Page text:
AirPods Max: The big questions for Apple's new headphones

Apple's first over-the-ear headphones have long been rumored, and today we saw what the company has been working on. AirPods Max certainly look the part, sleekly built from stainless steel and breathable knit mesh, and they pack a hefty price tag to go with the big claims of "the ultimate personal listening experience" thanks to Adaptive EQ, spatial audio, and active noise cancellation.

AirPods Max aren't waterproof

Don't get any ideas about working out while wearing your AirPods Max, though, at least not unless it's a very, very low-intensity workout. Unlike AirPods Pro, the new over-the-ear headphones aren't sweat and water resistant: the earbuds have IPX4 compliance, but the headphones do not.

It means that they're not going to stand up to large amounts of sweat, and you should definitely avoid getting them wet in the rain or exposing them to other inclement weather. Now, that's not entirely unusual for headphones. Sony's well-reviewed WH-1000XM4 aren't splash-proof or water-resistant either. Nonetheless it's a disappointing omission on the spec sheet, given Apple's pricing here.

AirPods Max work with more than just Apple devices

For the best, most comprehensive AirPods Max experience, Apple is expecting you to use them with its other products. That's a long list, mind. Everything back to the iPhone 6s and first-generation iPhone SE for phones; multiple generations of iPad mini, Air, and Pro; the Apple Watch all the way back to Series 1; Apple TV 4K; iPod touch (7th generation); and Mac models s early as 2012.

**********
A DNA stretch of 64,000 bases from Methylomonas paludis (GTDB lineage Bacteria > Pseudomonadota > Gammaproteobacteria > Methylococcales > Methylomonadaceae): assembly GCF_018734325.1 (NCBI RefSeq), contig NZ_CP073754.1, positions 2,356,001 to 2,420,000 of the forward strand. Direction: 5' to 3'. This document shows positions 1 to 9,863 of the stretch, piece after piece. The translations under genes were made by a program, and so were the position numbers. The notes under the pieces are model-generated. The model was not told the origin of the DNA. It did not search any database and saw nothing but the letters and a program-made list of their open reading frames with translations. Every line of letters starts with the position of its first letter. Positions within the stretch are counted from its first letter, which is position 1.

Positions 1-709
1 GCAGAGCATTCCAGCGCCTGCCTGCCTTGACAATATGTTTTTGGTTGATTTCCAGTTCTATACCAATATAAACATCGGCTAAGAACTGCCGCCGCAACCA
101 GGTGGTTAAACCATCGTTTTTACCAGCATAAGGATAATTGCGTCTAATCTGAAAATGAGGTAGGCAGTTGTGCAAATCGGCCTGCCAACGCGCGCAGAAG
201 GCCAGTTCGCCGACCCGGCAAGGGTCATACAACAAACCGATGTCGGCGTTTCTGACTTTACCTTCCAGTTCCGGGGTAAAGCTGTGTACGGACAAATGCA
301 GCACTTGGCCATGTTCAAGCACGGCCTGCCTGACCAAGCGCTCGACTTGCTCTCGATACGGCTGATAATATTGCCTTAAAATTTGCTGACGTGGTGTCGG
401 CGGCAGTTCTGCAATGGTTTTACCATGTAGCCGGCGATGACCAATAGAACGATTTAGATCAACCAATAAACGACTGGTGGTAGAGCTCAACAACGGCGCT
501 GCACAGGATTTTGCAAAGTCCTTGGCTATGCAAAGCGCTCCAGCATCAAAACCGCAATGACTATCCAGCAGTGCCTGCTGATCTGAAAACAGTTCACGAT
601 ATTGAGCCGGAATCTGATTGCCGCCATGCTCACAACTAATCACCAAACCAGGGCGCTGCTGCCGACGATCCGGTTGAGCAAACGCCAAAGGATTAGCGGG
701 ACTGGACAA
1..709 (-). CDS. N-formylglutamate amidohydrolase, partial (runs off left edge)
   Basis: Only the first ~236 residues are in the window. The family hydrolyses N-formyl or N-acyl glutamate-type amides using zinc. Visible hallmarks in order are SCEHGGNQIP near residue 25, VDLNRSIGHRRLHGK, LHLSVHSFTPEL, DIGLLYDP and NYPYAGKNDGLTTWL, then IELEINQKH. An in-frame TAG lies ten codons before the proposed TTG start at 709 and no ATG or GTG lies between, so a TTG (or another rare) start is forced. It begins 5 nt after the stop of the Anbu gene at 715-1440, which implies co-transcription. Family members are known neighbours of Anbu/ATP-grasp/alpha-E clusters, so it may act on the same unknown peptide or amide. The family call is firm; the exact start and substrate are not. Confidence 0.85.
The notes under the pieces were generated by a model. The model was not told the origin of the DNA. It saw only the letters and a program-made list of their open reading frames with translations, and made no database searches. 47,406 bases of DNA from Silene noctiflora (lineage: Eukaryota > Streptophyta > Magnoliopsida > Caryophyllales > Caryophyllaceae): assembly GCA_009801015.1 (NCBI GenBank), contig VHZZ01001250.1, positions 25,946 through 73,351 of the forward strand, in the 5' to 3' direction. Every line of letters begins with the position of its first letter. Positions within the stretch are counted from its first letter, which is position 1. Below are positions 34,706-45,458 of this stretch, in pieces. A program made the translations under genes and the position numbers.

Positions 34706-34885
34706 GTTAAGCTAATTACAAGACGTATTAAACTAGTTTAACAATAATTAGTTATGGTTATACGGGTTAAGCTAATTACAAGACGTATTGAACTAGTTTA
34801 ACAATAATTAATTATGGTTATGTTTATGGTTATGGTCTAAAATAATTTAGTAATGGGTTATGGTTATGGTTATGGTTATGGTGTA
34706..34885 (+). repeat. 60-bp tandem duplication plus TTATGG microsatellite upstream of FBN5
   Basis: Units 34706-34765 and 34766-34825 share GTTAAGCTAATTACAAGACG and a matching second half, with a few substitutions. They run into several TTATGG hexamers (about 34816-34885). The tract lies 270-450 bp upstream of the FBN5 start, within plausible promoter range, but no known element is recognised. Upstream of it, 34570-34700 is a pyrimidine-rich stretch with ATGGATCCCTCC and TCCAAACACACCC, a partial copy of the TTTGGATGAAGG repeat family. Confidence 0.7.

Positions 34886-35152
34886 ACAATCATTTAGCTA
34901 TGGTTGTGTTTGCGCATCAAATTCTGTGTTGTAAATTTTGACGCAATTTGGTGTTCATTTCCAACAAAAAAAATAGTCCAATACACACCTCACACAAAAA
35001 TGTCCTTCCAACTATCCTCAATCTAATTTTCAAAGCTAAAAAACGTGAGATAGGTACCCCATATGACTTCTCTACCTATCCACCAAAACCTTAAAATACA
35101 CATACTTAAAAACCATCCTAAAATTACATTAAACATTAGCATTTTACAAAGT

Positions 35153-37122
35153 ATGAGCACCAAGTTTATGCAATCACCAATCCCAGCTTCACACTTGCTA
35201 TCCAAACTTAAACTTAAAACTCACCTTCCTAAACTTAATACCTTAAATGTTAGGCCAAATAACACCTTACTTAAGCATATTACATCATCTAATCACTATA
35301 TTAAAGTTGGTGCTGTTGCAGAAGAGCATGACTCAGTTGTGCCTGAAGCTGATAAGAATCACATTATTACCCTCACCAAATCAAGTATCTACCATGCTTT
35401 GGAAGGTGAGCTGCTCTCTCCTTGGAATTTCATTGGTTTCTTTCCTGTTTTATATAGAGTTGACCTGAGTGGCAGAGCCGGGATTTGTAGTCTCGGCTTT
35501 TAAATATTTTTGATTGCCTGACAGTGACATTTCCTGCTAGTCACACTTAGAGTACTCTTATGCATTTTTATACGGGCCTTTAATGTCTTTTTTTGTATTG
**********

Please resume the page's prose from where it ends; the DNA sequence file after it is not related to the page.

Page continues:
That's not to say that, if you're not thoroughly enmeshed in the Apple ecosystem – or if you have the occasional non-Apple product you want to use – AirPods Max won't play ball. They're Bluetooth 5.0 headphones at their core, after all. Still, there are some considerations to bear in mind.

"AirPods Max can be used as Bluetooth headphones with Apple devices using earlier software and with non-Apple devices, but functionality is limited," the company warns. Don't expect spatial audio support, for example: that requires a compatible iPhone or iPad, and the right movies, TV, or other video content encoded in 5.1, 7.1, or Dolby Atmos. Obviously you won't have Siri support if you're using an Android phone, either.

AirPods Max use Lightning, not USB-C or MagSafe

Apple may have embraced USB-C on its Mac range and, increasingly, its iPad range, but it's resolutely sticking with Lightning for its most portable devices. That means the AirPods Max will need a Lightning cable to recharge.

Apple includes that in the box – it's a Lightning to USB-C cable, just like the new iPhone 12 family comes with – though not a power adapter. You'll need to supply your own. The Lightning port itself is on the bottom of the right AirPods Max earcup.

Also absent is wireless charging. While the latest AirPods and AirPods Pro can top up their charging case with a Qi pad, AirPods Max don't have that support. That's a shame, as being able to use the new MagSafe charging adapter that Apple launched alongside the iPhone 12 and iPhone 12 Pro would've been a pretty streamlined solution.